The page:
The media and social media had abounded in claims about pro-Palestinian marches being infiltrated by Hamas sympathisers. Hamas, from ‘Ḥarakat al-Muqāwamah al-ʾIslāmiyyah’ (HMS) meaning ‘Islamic Resistance Movement’ – is a violent, fundamentalist movement founded 1987, with roots in the post-colonial era of the early 20th century, when European powers had colonised much of the Middle East. This means the movement has been active for close to 4 decades, drawing on a deeply rooted anti-colonial ideology. It is thus worth remembering that whilst the present humanitarian crisis in Gaza is unprecedented, the impact of the decades long Israeli – Palestinian conflict is not new, and its ongoing trauma has global reverberations and connections to ethnic and religious identities.  

Continue reading

The Green Man and the Blue Man

By David Robertson 

I lived in Leith when my kids were small, so I spent a lot of time pushing a pram around. I got to know the streets and paths well, and the many interesting buildings. Although more famous today for the poverty and addiction that plagued the area in the 1980s and 1990s, Leith was a hugely wealthy harbour for most of its long existence, and the evidence is written in the dark sandstone.

Figure 1 - The Green Man, Junction Street, Leith (photo by the author)

Figure 1 – The Green Man, Junction Street, Leith (photo by the author)

Something I quickly noticed was the many example of the “Green Man” around the place. Like many (including the King!), I’ve long been fascinated with the verdant, vigorous, vital trickster grinning down from the eaves. He seems to speak of a pagan past – even though in fact he was a Victorian invention that synthesised a number of different local figures and traditions into a single universal figure, in much the same way that today’s Wheel of the Year — the pagan calendar of equinoxes, solstices and “quarter days” — was created. He fitted the growth of interest in “folk customs” that accompanied urbanisation, and the fashion for ornate neo-gothic architecture, and so we should not be surprised that the wealthy merchants of Leith included him in their new buildings.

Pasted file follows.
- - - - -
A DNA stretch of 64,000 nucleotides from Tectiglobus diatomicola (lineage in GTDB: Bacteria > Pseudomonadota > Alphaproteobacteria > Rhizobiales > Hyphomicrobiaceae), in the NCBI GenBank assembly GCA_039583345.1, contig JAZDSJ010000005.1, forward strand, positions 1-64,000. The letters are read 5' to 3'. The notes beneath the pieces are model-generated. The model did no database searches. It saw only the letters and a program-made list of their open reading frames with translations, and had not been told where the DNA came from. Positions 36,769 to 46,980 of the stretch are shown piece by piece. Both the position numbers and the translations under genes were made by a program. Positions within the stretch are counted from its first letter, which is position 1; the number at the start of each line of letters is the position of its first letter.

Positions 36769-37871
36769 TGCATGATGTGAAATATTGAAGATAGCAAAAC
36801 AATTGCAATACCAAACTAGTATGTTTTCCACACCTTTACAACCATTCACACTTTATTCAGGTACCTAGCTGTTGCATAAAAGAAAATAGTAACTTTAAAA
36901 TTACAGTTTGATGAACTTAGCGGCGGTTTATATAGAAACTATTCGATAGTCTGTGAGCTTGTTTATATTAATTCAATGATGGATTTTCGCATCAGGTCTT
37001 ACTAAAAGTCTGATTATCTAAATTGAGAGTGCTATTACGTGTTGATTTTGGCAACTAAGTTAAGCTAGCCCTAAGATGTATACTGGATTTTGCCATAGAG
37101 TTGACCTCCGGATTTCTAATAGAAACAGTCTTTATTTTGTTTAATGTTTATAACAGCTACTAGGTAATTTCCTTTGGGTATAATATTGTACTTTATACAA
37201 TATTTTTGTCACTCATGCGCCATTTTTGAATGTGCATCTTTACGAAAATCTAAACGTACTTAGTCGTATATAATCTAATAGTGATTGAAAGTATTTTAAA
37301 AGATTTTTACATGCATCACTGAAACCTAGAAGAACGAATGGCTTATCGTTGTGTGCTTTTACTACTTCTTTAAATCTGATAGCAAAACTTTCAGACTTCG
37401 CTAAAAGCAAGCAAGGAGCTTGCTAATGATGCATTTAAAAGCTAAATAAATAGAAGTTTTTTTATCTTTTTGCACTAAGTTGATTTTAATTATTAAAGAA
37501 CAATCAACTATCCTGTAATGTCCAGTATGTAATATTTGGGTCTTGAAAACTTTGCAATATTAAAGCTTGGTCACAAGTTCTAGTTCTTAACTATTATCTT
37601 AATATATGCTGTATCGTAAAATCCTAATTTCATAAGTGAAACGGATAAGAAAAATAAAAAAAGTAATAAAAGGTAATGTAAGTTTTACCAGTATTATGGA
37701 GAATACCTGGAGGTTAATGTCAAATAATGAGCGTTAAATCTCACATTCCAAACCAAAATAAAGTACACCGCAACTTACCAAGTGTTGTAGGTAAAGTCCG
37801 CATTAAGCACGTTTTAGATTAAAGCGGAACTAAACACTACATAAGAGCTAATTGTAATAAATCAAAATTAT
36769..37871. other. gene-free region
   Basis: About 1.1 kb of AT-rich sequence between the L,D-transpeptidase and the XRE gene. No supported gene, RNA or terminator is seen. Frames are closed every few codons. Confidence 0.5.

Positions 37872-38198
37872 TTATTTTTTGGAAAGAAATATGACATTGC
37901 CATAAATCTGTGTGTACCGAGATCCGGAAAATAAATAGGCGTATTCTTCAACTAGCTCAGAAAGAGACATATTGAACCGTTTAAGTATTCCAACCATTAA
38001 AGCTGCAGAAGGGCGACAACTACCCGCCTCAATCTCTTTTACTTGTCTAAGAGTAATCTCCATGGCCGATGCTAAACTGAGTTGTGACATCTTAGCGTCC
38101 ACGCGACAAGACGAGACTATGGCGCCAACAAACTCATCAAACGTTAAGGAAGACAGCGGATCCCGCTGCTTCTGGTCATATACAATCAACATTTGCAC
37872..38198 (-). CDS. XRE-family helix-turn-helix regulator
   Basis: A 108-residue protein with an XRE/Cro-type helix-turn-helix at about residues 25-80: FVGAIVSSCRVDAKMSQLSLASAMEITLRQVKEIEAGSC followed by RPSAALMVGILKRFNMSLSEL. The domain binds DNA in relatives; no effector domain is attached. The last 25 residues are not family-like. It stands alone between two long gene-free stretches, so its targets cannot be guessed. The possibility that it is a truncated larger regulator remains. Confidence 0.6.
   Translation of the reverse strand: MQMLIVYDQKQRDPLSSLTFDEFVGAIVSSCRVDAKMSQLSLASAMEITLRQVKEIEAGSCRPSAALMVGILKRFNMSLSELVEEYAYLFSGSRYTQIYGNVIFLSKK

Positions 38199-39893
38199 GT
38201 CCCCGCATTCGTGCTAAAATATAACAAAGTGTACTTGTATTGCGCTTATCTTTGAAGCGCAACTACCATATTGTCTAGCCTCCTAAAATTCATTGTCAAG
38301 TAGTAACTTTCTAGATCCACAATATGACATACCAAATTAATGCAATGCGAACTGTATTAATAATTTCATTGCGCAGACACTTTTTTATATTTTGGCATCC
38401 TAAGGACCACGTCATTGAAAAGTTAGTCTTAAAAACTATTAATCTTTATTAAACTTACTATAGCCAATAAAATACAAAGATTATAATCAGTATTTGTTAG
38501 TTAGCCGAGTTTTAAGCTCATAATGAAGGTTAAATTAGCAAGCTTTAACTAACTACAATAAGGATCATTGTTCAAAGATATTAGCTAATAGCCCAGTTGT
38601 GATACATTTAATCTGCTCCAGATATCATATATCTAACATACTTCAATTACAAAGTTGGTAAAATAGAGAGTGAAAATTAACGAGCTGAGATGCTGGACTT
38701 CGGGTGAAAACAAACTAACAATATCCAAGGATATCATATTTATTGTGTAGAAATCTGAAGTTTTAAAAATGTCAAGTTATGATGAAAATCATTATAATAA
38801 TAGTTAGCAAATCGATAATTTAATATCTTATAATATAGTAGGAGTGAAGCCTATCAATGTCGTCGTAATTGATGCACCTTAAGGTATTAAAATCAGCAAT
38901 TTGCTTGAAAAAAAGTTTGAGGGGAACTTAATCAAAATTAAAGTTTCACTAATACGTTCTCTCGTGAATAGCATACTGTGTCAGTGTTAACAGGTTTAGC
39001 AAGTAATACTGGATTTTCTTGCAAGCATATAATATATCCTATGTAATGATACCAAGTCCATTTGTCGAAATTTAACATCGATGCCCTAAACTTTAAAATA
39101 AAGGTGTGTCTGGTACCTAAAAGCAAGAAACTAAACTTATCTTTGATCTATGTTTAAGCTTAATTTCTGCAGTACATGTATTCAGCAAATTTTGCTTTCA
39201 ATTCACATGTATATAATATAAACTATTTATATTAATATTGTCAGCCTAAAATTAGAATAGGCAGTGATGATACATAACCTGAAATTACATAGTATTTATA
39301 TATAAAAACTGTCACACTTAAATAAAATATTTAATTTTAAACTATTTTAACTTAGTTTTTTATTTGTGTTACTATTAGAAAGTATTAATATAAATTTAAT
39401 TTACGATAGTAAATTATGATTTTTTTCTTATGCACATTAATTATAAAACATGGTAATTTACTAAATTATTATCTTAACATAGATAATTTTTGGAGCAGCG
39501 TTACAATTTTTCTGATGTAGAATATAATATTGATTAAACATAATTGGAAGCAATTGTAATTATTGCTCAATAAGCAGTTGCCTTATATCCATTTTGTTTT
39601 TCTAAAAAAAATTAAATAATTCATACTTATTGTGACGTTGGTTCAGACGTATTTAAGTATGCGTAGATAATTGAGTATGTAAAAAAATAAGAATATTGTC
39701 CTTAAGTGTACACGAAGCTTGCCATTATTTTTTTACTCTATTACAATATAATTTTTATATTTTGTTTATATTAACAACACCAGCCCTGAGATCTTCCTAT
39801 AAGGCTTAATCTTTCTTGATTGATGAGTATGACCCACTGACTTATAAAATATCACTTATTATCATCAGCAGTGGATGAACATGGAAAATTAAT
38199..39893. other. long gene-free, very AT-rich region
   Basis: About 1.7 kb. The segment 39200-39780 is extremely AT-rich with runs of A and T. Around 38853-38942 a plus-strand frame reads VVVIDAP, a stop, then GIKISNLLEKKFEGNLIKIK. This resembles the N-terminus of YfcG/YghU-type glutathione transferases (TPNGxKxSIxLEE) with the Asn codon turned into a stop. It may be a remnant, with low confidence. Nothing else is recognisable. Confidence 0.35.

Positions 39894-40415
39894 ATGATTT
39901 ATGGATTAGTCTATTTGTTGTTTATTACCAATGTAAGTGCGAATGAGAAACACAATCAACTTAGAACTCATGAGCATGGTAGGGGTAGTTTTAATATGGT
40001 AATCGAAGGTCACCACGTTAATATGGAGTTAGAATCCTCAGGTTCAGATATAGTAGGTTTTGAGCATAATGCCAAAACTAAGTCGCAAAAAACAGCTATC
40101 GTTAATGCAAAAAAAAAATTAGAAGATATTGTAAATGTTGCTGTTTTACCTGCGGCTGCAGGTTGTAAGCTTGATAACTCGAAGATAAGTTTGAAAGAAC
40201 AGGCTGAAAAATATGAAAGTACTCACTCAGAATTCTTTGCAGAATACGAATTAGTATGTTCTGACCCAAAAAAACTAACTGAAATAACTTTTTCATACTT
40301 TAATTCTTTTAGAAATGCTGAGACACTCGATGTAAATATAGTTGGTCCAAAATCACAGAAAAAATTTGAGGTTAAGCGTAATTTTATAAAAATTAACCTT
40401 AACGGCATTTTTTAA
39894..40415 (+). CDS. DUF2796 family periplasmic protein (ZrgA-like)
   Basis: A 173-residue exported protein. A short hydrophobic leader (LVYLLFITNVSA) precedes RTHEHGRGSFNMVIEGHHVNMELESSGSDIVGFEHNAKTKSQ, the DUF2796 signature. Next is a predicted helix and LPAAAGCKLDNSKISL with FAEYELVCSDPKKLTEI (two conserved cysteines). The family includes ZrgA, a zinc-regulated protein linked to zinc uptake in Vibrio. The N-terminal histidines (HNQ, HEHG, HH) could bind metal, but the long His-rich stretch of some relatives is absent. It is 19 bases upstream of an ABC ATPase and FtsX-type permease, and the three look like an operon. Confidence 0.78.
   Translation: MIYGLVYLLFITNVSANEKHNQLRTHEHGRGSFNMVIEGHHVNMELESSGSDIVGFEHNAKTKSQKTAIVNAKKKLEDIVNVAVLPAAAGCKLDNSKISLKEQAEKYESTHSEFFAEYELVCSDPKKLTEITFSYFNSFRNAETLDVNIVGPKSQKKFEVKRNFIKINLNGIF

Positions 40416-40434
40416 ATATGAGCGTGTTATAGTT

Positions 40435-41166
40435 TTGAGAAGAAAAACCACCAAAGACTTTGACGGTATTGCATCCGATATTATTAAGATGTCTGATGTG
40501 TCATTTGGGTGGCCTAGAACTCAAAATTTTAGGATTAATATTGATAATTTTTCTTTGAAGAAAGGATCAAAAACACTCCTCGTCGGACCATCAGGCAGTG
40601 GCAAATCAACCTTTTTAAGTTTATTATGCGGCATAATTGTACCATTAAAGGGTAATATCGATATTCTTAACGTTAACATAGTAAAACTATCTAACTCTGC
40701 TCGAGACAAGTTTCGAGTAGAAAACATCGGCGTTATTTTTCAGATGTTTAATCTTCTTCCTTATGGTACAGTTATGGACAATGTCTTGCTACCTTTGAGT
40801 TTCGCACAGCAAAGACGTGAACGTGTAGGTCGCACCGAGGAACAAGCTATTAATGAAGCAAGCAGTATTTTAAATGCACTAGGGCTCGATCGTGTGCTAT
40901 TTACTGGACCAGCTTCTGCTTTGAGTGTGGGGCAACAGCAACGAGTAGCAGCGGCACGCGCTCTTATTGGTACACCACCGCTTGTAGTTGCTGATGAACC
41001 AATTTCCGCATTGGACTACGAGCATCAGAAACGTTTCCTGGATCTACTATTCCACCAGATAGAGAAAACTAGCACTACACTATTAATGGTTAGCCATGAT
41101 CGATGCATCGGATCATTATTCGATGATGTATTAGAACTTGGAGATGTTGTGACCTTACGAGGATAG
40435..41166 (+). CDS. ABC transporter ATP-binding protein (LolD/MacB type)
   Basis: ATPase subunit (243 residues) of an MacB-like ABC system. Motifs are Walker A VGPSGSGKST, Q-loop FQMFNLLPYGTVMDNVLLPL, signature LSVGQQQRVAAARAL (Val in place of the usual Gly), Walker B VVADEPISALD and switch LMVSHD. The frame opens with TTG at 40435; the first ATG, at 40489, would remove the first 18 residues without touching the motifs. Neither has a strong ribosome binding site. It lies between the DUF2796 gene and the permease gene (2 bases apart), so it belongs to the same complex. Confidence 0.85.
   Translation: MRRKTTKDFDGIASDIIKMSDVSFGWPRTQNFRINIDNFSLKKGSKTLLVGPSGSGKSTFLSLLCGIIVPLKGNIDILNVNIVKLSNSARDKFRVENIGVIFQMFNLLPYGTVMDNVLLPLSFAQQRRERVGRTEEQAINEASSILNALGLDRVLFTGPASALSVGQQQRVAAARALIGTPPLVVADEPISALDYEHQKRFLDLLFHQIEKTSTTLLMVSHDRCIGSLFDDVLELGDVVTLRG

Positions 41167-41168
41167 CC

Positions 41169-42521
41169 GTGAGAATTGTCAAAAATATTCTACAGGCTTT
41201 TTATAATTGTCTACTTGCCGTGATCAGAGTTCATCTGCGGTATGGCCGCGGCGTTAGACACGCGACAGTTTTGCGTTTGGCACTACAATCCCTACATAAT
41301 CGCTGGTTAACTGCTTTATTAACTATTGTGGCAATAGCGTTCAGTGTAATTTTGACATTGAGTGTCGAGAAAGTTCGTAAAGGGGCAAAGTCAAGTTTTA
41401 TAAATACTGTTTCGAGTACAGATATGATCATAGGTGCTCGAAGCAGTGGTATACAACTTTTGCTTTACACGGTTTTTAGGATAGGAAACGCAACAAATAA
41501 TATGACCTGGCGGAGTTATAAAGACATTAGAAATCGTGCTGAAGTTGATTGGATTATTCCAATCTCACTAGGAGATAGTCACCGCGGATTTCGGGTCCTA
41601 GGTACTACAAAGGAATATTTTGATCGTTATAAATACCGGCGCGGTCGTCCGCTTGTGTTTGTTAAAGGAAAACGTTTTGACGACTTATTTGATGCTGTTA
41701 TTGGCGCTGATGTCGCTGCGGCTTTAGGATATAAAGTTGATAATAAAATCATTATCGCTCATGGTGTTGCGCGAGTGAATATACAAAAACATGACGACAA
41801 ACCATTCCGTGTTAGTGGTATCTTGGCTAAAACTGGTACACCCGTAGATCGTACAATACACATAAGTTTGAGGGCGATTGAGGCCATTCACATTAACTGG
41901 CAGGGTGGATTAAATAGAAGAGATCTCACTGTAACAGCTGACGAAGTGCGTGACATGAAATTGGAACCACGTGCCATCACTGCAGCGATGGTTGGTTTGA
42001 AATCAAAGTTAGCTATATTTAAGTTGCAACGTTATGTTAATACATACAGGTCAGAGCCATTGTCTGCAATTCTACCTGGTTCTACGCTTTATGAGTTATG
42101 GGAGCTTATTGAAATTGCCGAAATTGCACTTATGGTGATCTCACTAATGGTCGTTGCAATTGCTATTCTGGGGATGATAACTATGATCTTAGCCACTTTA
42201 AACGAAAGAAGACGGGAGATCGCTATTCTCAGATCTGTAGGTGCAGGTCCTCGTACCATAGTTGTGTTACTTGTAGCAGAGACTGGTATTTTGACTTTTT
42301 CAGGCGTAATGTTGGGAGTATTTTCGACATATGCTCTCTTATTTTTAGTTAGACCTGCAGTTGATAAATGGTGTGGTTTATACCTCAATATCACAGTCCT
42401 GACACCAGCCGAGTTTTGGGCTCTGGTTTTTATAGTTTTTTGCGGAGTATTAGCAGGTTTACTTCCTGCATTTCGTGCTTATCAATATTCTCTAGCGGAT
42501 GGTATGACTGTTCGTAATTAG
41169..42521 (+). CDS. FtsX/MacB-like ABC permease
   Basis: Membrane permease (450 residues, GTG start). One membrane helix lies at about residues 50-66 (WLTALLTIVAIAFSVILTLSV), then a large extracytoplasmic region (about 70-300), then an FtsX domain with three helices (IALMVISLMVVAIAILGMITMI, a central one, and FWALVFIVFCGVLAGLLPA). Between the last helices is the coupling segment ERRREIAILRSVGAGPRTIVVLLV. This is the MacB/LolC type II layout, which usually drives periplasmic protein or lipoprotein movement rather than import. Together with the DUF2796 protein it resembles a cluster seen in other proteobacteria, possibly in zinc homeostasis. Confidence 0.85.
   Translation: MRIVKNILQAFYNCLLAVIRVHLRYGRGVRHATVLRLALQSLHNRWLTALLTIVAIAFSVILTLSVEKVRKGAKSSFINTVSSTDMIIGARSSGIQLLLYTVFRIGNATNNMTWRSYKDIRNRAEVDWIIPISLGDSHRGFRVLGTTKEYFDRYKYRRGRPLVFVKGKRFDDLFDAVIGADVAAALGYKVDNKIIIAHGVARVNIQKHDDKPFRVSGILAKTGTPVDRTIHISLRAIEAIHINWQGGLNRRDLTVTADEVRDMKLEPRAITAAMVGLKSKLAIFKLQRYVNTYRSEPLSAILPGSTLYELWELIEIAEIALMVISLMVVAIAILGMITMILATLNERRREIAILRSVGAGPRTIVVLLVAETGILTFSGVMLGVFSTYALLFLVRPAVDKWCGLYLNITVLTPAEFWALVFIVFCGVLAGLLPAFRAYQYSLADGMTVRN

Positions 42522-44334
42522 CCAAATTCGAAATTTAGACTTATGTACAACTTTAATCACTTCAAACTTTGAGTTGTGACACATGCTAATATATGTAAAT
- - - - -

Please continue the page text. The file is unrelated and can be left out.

Figure 2 – Carved pair of heads, Constitution Street, Leith (photos by the author)

But then I noticed that in Leith, he often has a friend. I found several pairs of heads, matching except for their paraphernalia — where the Green Man seemed to be peering out from the greenery, leaves and vines and fruit in his hair, his friend had waves for a beard and shells in his hair.

Figure 3 – The Green Man, Junction Street, Leith (photo by the author)

I reached out to a local historian I know on Twitter, who told me that, in fact, most of the heads are meant to represent Bacchus (Greek god of wine), because alcohol was their primary import. This is very clear in the spectacular carving on the corner of Maritime Street, the former offices of “distillers, blenders and manufacturers of cordials”, Robertson, Sanderson & Company, which is replete with vines and bunches of grapes (as well as Scottish thistles).

Figure 4 – Bacchus head, Maritime Lane, Leith (photo by the author). Continue reading

Religious diversity in Jordan: “Docutubes” in Amman and As-Salt

John Maiden